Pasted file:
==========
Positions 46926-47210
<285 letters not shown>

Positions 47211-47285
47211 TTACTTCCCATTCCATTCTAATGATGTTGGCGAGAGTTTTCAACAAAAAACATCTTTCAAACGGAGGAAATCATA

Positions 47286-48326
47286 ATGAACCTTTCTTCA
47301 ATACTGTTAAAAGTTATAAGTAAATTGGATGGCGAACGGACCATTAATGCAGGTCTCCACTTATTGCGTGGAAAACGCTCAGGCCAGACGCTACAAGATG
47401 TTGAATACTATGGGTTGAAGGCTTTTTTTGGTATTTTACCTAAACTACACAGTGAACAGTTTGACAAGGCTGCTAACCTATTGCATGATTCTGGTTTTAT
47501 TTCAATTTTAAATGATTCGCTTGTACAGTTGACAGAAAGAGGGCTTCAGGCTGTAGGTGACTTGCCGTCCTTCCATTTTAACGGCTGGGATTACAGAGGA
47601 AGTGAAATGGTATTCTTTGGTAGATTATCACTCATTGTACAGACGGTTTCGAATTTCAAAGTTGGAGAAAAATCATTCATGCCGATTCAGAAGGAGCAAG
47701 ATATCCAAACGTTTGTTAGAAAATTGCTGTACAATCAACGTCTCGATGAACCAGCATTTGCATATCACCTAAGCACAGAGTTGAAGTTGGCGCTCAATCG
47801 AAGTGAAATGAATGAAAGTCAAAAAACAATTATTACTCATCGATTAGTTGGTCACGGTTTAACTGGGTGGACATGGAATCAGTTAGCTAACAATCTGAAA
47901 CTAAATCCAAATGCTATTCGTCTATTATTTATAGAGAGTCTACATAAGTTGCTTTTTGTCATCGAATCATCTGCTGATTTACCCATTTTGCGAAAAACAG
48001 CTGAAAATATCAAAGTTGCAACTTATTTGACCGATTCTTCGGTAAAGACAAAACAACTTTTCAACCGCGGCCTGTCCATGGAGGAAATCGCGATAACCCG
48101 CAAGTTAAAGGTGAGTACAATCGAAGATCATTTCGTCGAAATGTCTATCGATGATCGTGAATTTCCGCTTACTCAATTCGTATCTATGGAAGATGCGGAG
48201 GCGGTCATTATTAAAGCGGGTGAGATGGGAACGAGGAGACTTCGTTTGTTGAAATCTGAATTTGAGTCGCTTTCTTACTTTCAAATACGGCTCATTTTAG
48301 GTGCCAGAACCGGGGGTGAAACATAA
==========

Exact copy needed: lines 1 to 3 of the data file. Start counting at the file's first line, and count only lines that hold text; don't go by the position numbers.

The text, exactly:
Positions 46926-47210
<285 letters not shown>

Positions 47211-47285